CLEAN AIR ZONE: CAZ approved
Option 1: A Clean Air Zone covering a small area of central Bristol where older, more polluting commercial vehicles and polluting private cars would pay to drive in the zone. Source: Bristol City Council.
Bristol will finally get its long-awaited Clean Air Zone next summer.
City mayor Marvin Rees has confirmed the scheme has received the backing of the Government and will definitely be introduced in the summer of 2022.
Designed to curb traffic air pollution, the Clean Air Zone will see older, more polluting vehicles – an estimated 75,000 a day – charged to enter a small zone in the city centre.
The council estimates that about three in 10 vehicles in Bristol will attract the charges, which were set at £9 for smaller vehicles and £100 a day for larger vehicles in the plans it submitted.
But the authority says it will help people switch to greener modes of transport using £42million of government funding to pay for a variety of initiatives, such as electric bike loans, free bus tickets and upgrades to cleaner vehicles.
A range of exemptions will also be available.
The news comes four years after the Government ordered Bristol City Council to reduce the city’s toxic NO2 levels to within legal limits as quickly as possible.
The Clean Air Zone is expected to bring those levels down to legal levels in 2023.
Which vehicles will be charged?
Polluting private cars, taxis and vans will be charged £9 a day to enter the zone, while polluting buses, coaches and lorries will be charged £100 a day, according to the plans submitted to the Government in February of this year.
These charges were not confirmed in a council press release announcing the news about the Clean Air Zone today (November 5), and neither was an exact date for the introduction of the scheme.
The charges will not apply to petrol vehicles that meet Euro 4, 5 and 6 emission standards (those dating from roughly 2006 onwards) or to Euro 6 diesel vehicles (those roughly the end of 2015 onwards).
Help for individuals and businesses
The council said the following measures will be in place to help more individuals and businesses switch to cleaner ways of travelling:
- £5.9m will be spent on helping people switch to public transport and make more journeys by walking or cycling with free bus tickets, free electric bike loans and cycle training.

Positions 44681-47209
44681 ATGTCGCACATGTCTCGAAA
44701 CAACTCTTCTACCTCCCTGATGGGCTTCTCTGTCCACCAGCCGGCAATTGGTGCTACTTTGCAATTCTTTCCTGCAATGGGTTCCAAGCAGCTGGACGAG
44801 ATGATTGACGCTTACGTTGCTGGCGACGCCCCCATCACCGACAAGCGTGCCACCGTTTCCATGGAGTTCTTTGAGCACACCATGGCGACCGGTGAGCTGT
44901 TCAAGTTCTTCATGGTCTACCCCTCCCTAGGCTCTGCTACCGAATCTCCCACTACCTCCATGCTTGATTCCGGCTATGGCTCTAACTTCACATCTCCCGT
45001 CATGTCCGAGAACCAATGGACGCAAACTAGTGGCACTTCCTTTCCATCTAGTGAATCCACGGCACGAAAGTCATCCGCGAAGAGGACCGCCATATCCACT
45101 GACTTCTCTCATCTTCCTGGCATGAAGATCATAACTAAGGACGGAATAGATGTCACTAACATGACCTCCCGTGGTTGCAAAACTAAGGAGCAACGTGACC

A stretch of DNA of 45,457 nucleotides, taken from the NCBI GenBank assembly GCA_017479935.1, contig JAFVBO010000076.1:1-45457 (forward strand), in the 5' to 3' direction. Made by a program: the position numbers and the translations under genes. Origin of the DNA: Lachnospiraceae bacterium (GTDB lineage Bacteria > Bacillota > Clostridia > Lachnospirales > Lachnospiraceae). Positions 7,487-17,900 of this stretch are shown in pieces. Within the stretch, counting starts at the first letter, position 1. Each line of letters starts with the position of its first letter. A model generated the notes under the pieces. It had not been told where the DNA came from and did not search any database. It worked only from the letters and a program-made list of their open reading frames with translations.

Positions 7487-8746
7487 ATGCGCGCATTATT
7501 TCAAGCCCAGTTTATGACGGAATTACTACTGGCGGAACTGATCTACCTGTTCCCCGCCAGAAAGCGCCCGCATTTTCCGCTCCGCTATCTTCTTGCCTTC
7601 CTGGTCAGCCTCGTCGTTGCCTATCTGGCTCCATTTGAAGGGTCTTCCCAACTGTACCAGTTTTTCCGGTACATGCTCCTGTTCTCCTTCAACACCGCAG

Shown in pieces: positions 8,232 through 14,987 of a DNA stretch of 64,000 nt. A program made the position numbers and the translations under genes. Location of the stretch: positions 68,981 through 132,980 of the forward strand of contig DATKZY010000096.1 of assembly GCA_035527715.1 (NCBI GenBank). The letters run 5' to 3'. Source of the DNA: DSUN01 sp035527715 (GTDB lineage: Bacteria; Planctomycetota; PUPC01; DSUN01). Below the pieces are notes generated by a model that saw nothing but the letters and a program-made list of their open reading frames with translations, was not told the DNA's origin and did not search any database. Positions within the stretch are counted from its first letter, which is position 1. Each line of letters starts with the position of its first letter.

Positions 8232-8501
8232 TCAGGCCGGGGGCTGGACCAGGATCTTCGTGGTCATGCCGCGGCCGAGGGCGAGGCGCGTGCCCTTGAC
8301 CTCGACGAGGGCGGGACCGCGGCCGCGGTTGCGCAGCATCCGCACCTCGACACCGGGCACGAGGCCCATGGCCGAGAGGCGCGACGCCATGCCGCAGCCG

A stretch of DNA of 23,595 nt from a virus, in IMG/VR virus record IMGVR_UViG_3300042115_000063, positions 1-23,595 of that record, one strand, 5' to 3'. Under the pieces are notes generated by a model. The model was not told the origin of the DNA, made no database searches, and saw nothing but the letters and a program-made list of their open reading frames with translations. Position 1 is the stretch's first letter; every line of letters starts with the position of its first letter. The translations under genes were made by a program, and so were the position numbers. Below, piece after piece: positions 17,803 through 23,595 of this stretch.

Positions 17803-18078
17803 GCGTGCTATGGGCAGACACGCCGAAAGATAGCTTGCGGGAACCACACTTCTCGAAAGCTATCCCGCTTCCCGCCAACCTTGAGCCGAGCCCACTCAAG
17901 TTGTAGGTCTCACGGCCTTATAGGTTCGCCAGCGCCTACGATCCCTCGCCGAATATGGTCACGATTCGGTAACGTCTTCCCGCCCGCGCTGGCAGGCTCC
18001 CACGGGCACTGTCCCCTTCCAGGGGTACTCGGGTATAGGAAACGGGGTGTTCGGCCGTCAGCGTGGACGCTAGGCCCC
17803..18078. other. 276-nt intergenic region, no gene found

- A £2m freight consolidation project will be set up to help businesses switch to greener ways of transporting goods and meet the council’s target of 95 per cent of all city centre deliveries made by zero-emission vehicles within ten years.
- £2.1m of funding has been allocated to help local bus and coach companies.
- £32m for businesses to upgrade HGVs, LGVs, taxis and private hire vehicles.
- £1.8m of loans and grants will be available to help people on low incomes, or those travelling to work/study in the zone, who need to upgrade their vehicles to meet the zone’s emission standards.
A range of exemptions will be available to give eligible businesses and individuals time to prepare for the zone.
All residents in the zone with a vehicle that would be charged can apply for an exemption giving them until the end of 2022 to upgrade to a cleaner vehicle.
Exemptions will be available for the groups including:
- people on low incomes (earning up to £27,000 a year) who have to travel into the zone for work
- patients and visitors to hospitals in the zone
- Blue Badge holders and people with a disabled tax class vehicle or disabled passenger tax class vehicle
- community transport providers operating under a Section 19 permit
- people with commercial vehicles subject to finance agreements
- council-funded buses, minibuses or coaches used as home-to-school vehicles
- families who receive Personal Travel Budgets who travel through the zone on their school route.
Long time coming
After numerous delays, the council submitted its final plans for a Clean Air Zone to central government in February this year.
Mr Rees has said a number of times that he is committed to reducing air pollution but wanted to minimise any disproportionate impact on businesses and citizens, especially those on low incomes.
An earlier plan to ban diesel cars from the city centre was rejected by the Government.
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